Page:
I Love

I love nature
and beautiful weather,
children's laughter
and being together -
all that makes the world
a wonderful place!

I love all the animals
and all the birds
which God our Father
made in love.
He always thinks of me!

Katya has a way of winning the hearts of people. Her principal, Marina Romanova, dreamed of providing a computer for Katya. Little by little, money was raised. Marina lobbied for funds as far away as the government in Kiev and Katya is now the proud possessor of a notebook. Three years ago FOMCU provided a wheelchair. Katya is a very special young girl with a zest for life.

Alyona Obernikina is 10 years old and lives on the outskirts of Molochansk. She was born hearing disabled - on the scale of one to four she is classified a three. Her father is one of our night watchmen. Monday through Friday she stays in a facility close to Zaporozhye. Here, among other studies, she receives one-on-one instruction in language, lip reading and learning to speak audibly. This is possible because FOMCU pays for her tutor. There is an optimum time for this type of learning and we don't want her to miss out. Alyona is capable and also artistic. When we visited she was a little shy initially, but warmed up and showed us booklets of her artwork and penmanship. She has a beautiful script. Also it was exciting to hear her and her mother hold a short verbal conversation.

Were this 120 years ago Alyona may have been attending the school for the deaf built by Mennonites in the village of Tiege, a half hour drive south of Molochansk. In its time this was a state-of-the-art institution and had the reputation of being the best school for the deaf in all of Russia. Teachers were trained in places as far away as St. Petersburg and Frankfurt. The building still exists but is in poor condition. Busts of Marx and Lenin hold pride of place in the front yard. The last time we were there the mayor, showing us around, pointed to these statues and remarked "Which one is deaf and which one is dumb."

Sasha Mezunsky is not disabled but became disfigured due to an accident. He is 13 and lives in the village of Novokhorivka 45 minutes north of Molochansk. Three years ago his parents brought him to the Centre asking for help. Sasha had been watching his older brother working on a motorbike when an accidental explosion caused severe burns to 65% of his body. Sasha was hospitalized for 2 months and had much skin grafting done; other donors were required. As time went by and he was growing it became evident that the scarred areas weren't stretching. What Sasha needed at that time was a surgical implant to administer silicone. The family asked for financial assistance; this procedure could only be done in Dnepropetrovsk. We were able to help them and today Sasha is a well-adjusted grateful boy, shown here with his school principal.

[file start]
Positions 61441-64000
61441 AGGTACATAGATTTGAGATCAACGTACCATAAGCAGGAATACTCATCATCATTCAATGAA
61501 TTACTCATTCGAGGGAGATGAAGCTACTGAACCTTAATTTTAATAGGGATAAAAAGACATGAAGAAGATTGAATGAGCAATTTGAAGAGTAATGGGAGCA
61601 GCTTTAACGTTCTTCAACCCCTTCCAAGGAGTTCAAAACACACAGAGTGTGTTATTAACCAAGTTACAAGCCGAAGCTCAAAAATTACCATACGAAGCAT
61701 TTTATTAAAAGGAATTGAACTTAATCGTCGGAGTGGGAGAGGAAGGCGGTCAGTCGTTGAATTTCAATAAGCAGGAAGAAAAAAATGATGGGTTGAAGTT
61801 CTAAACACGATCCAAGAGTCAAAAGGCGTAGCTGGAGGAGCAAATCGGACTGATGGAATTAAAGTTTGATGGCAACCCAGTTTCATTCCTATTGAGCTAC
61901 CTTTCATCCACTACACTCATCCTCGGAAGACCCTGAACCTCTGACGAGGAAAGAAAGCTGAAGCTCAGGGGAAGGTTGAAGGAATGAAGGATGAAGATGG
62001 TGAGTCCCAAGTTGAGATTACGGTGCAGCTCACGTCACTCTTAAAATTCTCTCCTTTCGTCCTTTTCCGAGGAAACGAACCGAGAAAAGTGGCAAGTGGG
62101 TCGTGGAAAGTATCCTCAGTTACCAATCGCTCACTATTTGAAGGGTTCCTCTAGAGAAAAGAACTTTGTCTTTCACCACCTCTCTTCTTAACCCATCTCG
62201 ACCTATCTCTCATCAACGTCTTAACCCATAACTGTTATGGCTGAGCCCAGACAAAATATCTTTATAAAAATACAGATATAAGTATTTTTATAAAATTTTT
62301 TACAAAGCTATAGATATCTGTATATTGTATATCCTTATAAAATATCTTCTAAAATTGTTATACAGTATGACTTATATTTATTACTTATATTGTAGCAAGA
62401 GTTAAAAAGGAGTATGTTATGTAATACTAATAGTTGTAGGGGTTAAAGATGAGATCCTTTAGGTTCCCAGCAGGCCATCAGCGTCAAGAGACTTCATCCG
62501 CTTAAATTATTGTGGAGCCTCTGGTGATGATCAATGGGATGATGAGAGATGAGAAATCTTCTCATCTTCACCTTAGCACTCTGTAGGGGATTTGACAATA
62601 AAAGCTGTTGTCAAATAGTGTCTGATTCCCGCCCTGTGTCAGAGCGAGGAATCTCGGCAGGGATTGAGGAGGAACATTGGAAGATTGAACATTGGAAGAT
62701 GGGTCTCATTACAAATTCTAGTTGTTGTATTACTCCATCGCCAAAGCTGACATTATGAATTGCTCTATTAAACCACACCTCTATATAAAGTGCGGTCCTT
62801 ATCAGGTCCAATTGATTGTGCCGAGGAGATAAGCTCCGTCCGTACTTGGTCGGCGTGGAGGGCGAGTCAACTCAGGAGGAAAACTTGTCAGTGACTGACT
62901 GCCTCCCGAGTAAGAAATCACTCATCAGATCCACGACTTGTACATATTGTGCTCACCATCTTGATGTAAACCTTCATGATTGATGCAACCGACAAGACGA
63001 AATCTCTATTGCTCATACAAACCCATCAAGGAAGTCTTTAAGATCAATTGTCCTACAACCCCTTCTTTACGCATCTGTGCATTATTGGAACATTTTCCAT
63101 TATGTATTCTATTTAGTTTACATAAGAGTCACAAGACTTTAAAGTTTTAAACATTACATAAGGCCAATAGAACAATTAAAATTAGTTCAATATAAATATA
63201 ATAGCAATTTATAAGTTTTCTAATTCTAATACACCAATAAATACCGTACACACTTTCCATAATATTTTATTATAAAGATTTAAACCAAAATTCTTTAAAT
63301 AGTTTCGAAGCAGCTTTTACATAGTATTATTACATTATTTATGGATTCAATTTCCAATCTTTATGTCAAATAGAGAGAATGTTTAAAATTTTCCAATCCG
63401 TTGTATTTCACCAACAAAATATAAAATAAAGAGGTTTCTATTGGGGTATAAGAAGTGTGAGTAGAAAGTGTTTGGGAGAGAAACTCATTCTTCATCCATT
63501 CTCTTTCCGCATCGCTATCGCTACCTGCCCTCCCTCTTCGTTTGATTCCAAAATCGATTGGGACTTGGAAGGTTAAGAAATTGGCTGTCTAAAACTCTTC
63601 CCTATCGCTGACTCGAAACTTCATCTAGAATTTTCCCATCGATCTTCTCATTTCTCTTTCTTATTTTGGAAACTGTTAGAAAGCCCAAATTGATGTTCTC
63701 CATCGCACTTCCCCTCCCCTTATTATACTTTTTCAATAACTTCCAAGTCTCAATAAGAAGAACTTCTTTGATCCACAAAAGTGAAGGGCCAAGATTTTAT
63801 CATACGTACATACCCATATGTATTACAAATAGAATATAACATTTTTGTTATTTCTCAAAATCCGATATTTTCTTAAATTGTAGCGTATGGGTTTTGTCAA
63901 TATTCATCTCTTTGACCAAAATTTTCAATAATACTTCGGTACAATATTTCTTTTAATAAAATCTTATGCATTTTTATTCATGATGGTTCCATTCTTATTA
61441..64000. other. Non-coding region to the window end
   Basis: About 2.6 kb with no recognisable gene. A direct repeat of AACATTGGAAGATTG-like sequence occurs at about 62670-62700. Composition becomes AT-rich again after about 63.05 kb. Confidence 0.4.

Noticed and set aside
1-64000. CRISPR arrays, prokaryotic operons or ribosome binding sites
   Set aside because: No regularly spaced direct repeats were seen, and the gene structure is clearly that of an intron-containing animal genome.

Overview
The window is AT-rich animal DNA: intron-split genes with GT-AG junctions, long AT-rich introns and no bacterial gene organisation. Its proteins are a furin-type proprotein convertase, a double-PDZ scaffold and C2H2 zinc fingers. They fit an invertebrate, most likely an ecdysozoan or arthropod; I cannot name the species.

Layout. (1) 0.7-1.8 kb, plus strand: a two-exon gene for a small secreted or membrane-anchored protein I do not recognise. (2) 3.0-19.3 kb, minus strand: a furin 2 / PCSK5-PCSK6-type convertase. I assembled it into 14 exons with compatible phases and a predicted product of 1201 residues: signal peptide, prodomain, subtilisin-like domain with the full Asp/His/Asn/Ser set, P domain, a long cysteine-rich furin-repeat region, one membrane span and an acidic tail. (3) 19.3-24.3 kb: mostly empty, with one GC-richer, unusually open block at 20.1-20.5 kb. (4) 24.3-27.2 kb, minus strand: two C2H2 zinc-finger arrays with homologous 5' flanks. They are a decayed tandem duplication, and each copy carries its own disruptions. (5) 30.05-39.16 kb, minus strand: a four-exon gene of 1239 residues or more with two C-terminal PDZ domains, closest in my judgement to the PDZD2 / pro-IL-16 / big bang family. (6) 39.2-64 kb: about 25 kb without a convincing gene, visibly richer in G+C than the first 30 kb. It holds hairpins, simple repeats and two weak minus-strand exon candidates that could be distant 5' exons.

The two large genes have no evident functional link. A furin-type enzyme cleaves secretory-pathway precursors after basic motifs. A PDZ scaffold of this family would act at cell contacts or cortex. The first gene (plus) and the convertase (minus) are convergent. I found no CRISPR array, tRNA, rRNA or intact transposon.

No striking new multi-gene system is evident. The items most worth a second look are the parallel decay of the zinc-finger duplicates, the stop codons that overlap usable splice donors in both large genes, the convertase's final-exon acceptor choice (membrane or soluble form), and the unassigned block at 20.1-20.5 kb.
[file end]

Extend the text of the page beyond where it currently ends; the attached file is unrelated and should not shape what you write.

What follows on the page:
To be continued next week.

Friday, April 16, 2010


Coming to the Mennonite Centre Monday morning rumours are confirmed that all schools and businesses are closed. The president of Ukraine has declared "A Day of Remem-brance" standing in solidarity with the people of Poland who have suffered such tragic losses. Coincidentally this day and also Sunday are already days of remembrance in which Ukrainians traditionally visit the gravesites of their ancestors to tidy the plots, leave brightly coloured plastic flowers and sip a little vodka. Commerce stands still in Molochansk and it is quiet at the Centre. We take our receptionist Olga to the cemetery to tend the graves of her husband and daughter.

Tuesday we visit the local Sanatorium, a rehab institution for children with heart and respiratory illnesses. This is a residential complex housing children from a wide area of Ukraine. Some spend many months in therapy and we are told that 47 children are permanent residents because they have no other home. The government pays for treatment but gives little further support. Children are taught regular classes. Teachers have minimal resources. There are also no funds for infrastructure - broken floors need replacing, no money for outdoor sports equipment, children's games etc. Through the years we have helped in many ways and will continue to provide support.

Wednesday we are invited to attend the Red Cross annual general meeting. We provide monthly support to this organization and are impressed to hear of the many ways in which they help people. They give us a certificate and express warm gratitude for our contribution. Wednesday is also the day our Mom's Group meets. This week we have a special guest who speaks to the hearts of our young mothers and encourages them. Some have very difficult lives.

Thursday is catch-up day, banking, shopping supplies for the Centre. Rudy installs a new faucet in the kitchen and washes the car. Currently we have no maintenance man. A student from the Ukrainian school comes for information. She is doing a research project on our building, the former Mennonite Maedchenschule. It's a delight to pass on historical material to interested young people.